APPEAL FROM THE CIRCUIT COURT OF THE FIRST CIRCUIT (CIVIL NO. 12-1-3273-12)
NOT FOR PUBLICATION IN WEST'S HAWAII REPORTS AND PACIFIC REPORTER
ORDER DISMISSING APPEAL FOR LACK OF APPELLATE JURISDICTION
(By: Nakamura, Chief Judge, Foley and Ginoza, JJ.)
Upon review of Plaintiff-Appellant Carolyn Mizukami's (Appellant Carolyn Mizukami) appeal from the Honorable Virginia L. Crandall's February 28, 2013 "Order Sustaining Objection of Defendants Don Quijote (USA) Co., Ltd.[,] and DTRIC Insurance Company, Ltd.[,] to Appearance of Glenn Mizukami as Attorney in Fact for Plaintiff Carolyn Mizukami" (the February 28, 2013 interlocutory disqualification order), it appears that we lack appellate jurisdiction over appellate court case number CAAP-13- 0000385 pursuant to Hawaii Revised Statutes (HRS) § 641-1(a) (1993 & Supp. 2012) and Rule 58 of the Hawaii Rules of Civil Procedure (HRCP) under the holding in Jenkins v. Cades Schutte Fleming & Wright, 76 Hawaii 115, 119, 869 P.2d 1334, 1338 (1994).
HRS § 641-1(a) authorizes appeals to the intermediate court of appeals only from final judgments, orders, or decrees. Appeals under HRS § 641-1 "shall be taken in the manner . . . provided by the rules of court." HRS § 641-1(c). HRCP Rule 58 requires that "[e]very judgment shall be set forth on a separate document." Based on HRCP Rule 58, the Supreme Court of Hawaii holds that "[a]n appeal may be taken . . . only after the orders have been reduced to a judgment and the judgment has been entered in favor of and against the appropriate parties pursuant to HRCP [Rule] 58[.]" Jenkins, 76 Hawaii at 119, 869 P.2d at 1338.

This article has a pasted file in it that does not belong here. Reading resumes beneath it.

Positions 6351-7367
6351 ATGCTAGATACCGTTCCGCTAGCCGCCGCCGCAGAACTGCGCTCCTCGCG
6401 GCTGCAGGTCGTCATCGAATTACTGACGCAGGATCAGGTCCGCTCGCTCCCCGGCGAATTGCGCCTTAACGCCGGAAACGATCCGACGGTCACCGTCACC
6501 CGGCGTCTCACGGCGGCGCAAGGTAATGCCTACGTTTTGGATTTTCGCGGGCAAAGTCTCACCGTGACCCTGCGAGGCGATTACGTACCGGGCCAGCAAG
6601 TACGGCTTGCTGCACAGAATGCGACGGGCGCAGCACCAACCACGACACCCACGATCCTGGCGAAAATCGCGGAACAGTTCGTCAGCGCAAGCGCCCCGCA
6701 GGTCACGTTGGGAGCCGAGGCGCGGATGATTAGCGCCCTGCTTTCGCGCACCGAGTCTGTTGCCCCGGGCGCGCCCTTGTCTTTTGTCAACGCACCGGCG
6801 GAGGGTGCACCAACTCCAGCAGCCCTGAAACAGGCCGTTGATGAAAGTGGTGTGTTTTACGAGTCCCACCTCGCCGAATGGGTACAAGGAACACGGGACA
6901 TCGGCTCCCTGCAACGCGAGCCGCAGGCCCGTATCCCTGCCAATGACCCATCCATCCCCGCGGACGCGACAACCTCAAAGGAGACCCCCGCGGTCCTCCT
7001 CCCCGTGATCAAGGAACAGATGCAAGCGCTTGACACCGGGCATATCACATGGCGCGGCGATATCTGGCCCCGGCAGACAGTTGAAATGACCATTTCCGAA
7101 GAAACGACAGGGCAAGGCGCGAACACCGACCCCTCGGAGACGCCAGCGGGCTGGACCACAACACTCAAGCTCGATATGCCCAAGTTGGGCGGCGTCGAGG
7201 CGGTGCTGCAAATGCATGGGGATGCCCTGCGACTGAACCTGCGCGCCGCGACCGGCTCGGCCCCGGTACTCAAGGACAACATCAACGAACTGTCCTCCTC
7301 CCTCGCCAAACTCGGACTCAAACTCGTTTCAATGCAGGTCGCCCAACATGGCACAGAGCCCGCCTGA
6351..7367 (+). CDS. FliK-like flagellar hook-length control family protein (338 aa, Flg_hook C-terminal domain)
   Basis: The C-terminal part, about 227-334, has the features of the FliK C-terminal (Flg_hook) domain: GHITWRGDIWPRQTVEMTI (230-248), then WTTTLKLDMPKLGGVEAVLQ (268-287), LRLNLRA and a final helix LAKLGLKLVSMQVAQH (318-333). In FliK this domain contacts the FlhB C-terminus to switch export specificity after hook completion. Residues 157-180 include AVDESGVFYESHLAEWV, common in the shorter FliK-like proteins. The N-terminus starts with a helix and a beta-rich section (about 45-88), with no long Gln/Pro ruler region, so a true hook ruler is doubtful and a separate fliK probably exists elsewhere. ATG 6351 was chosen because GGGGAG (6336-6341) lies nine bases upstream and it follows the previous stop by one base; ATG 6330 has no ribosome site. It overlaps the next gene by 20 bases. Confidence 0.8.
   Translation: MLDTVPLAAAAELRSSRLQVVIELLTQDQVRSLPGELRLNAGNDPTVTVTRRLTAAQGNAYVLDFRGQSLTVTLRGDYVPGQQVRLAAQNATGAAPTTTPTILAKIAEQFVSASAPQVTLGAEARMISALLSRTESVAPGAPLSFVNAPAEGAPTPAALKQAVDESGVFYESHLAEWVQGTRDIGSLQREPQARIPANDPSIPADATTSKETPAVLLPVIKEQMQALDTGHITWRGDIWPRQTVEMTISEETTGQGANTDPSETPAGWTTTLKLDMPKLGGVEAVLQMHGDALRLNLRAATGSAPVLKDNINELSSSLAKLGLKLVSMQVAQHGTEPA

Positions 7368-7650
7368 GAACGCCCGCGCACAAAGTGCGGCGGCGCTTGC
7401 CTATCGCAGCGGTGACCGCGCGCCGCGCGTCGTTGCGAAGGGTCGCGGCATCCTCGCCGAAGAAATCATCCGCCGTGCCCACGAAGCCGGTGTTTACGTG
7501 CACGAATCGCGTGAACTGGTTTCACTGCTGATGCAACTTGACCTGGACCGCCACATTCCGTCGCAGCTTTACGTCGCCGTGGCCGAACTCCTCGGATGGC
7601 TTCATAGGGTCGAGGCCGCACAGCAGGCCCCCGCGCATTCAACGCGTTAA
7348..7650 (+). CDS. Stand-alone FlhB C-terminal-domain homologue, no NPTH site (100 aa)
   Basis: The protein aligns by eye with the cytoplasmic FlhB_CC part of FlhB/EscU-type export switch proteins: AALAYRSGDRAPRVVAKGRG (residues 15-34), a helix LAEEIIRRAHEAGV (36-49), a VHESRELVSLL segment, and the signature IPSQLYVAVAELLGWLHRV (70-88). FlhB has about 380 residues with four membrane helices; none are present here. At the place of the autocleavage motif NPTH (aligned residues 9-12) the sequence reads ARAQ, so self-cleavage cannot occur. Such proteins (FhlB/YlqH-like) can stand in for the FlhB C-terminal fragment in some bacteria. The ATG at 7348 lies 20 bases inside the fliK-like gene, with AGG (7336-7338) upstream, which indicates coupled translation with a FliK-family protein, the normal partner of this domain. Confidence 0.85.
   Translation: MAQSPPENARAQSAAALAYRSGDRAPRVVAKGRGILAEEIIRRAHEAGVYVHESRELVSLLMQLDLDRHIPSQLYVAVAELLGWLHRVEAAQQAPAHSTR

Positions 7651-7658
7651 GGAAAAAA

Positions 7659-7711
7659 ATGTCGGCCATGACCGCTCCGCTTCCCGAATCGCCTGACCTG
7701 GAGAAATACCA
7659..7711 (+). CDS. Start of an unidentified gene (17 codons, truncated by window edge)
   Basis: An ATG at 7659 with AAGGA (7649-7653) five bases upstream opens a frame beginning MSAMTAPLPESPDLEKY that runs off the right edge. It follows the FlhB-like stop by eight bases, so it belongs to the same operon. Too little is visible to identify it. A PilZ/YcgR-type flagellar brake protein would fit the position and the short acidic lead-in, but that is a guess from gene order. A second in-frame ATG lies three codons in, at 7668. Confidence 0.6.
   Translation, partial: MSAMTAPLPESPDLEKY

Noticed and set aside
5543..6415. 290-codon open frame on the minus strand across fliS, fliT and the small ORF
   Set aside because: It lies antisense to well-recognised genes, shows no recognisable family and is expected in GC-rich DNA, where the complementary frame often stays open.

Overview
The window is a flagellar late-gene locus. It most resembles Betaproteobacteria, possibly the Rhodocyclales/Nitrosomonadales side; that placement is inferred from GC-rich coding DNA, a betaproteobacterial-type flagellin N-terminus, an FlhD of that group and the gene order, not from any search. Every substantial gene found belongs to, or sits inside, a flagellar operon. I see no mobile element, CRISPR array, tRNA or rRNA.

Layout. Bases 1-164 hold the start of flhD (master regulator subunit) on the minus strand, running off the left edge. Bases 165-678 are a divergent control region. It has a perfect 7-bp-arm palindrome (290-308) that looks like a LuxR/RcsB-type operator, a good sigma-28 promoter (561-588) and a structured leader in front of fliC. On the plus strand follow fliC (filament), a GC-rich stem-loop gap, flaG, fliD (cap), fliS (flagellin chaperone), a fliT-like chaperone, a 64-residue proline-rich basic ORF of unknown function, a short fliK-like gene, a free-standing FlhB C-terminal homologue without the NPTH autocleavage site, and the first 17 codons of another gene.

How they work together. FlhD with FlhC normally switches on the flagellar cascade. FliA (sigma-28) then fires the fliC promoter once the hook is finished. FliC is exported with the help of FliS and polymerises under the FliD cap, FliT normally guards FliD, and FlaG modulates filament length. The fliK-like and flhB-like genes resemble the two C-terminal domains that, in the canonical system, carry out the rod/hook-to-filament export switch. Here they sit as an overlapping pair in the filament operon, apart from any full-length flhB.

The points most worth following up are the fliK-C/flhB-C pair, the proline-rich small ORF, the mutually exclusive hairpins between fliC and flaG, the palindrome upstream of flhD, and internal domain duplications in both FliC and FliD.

The February 28, 2013 interlocutory disqualification order is not a final judgment, but, instead, it is an interlocutory order that, in effect, disqualifies Glenn Mizukami from appearing on behalf of Appellant Carolyn Mizukami before the circuit court or in any pleadings in this case. The February 28, 2013 interlocutory disqualification order is not certified for interlocutory appellate review pursuant to HRS § 641-1(b). Therefore, the February 28, 2013 interlocutory disqualification order is not appealable unless it qualifies under the collateral order doctrine. As the Supreme Court of Hawaii has explained, an order granting or denying a motion to disqualify a party's counsel d[oes] not determine the merits of the case, and it can be final for the purpose of appeal only if it comes within the collateral order doctrine of Cohen v. Beneficial Loan Corp., 337 U.S. 541, 546, 69 S.Ct. 1221, 1225, 93 L.Ed. 1528 (1949), embracing "that small class which finally determine claims of right separable from, and collateral to, rights asserted in the action, too important to be denied review and too independent of the cause itself to require that appellate consideration be deferred until the whole case is adjudicated."